Under Brian Billick, the offense coordinator position had been a revolving door of coaches including Jim Fassel, Rick Neuheisel, Matt Cavanaugh, and even Billick himself. None of these men were able to find any consistent success on the offensive side of the ball.

Enter Cam Cameron, coming off a disastrous head coaching stay with the Miami Dolphins in which his team finished 1-15 in 2007. Despite his failure as a head coach, Cameron had an illustrious track record as offensive coordinator of the San Diego Chargers (2002-2006).

During this time, the offense broke numerous team and league records, and sent multiple players to the Pro Bowl including quarterbacks Drew Brees and Philip Rivers, running back Ladainian Tomlinson, and tight end Antonio Gates.

As offensive coordinator of the Ravens in 2008, Cam Cameron led the unit to finish 18th in the league in total offense. Cameron played to the strengths of the Ravens, choosing to run the ball early and often.

However, at times he showed flashes of his more innovative side, making use of the Wildcat formation and various reverses and trick plays.

Cameron was also integral in the development of rookie quarterback Joe Flacco.

Former offensive coordinator: Brian Billick

Unit finished 22nd in 2007, 17th in 2006, 24th in 2005, 31st in 2004, 21st in 2003, 26th in 2002, 14th in 2001, 16th in 2000, 24th in 1999 in total offense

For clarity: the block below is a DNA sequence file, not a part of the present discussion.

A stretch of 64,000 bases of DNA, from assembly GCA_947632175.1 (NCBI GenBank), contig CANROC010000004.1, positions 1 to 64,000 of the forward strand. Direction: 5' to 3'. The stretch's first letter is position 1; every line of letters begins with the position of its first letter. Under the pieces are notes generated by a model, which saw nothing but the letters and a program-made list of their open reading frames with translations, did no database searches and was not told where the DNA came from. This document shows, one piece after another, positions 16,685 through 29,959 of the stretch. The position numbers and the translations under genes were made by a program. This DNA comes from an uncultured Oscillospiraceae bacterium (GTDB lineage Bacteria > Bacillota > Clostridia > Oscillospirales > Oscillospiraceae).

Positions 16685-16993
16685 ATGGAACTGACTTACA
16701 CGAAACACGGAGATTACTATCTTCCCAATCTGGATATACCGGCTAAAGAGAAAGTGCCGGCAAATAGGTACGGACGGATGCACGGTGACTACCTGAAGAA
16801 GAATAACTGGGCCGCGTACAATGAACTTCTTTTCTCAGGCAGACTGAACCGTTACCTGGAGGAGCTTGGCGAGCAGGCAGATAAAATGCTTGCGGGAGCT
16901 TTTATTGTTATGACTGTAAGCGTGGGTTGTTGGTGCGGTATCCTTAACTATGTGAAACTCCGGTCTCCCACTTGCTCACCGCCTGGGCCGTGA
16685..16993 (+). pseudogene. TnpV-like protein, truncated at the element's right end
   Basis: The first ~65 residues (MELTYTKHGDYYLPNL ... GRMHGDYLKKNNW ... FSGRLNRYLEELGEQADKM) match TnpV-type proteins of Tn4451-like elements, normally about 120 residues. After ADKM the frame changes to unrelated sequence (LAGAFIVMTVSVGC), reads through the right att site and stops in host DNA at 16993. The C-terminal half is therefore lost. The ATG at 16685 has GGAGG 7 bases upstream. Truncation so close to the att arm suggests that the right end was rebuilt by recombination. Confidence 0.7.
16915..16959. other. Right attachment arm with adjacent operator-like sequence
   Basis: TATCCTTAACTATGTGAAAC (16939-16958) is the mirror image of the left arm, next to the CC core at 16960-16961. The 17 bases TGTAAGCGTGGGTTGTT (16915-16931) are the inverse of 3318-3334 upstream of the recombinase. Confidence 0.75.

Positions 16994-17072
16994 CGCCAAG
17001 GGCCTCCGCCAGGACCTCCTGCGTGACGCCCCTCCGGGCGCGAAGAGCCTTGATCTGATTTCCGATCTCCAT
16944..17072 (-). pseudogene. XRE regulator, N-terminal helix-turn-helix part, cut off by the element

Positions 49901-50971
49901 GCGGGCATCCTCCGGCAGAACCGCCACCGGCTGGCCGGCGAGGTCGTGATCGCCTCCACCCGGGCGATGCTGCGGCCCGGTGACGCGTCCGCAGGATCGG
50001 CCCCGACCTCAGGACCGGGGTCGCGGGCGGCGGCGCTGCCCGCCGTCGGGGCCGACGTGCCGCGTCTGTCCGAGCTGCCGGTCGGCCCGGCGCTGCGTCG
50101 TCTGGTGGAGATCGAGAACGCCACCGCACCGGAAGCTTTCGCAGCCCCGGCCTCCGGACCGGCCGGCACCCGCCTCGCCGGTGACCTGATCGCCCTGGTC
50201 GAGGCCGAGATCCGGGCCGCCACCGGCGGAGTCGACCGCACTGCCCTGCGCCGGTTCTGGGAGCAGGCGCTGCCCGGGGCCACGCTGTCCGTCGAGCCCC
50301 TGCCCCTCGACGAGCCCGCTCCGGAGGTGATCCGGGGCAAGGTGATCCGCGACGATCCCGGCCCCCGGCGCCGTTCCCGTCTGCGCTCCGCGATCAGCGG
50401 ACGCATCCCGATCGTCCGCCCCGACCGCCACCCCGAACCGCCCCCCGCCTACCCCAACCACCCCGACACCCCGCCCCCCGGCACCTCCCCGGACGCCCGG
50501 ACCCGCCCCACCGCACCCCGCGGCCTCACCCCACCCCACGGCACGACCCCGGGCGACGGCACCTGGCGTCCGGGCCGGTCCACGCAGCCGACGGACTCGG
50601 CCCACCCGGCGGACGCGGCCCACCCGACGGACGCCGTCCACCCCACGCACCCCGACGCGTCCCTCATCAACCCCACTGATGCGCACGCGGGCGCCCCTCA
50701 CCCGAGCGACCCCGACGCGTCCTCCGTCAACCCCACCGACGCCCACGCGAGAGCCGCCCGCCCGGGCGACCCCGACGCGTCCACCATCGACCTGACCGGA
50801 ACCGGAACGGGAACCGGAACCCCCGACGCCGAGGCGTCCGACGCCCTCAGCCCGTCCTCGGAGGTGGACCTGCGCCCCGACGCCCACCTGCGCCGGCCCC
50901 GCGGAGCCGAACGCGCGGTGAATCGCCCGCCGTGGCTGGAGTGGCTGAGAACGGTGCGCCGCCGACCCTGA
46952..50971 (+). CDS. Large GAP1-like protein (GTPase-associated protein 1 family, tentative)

Defensive Coordinator
—Greg Mattison

Following one of the Ravens best defensive efforts to date, coordinator Rex Ryan was offered a head coaching position by the New York Jets in 2009. Head coach John Harbaugh was faced with another large set of shoes to fill.

The decision was made to promote from in-house. The Ravens defensive assistants were all familiar with Rex Ryan's trademark scheme, one involving bizarre personnel packages, odd formations, and exotic zone blitzes.

Greg Mattison, who in 2008 served as the Ravens linebackers coach, was chosen to take over for the departed Ryan on January 26, 2009. He beat out the likes of defensive assistant Vic Fangio and defensive line coach Clarence Brooks.

Mattison is best known for his accomplishments at the collegiate level. He served as defensive coordinator of the University of Florida, Notre Dame, and Michigan. He has 37 years of coaching experience under his belt.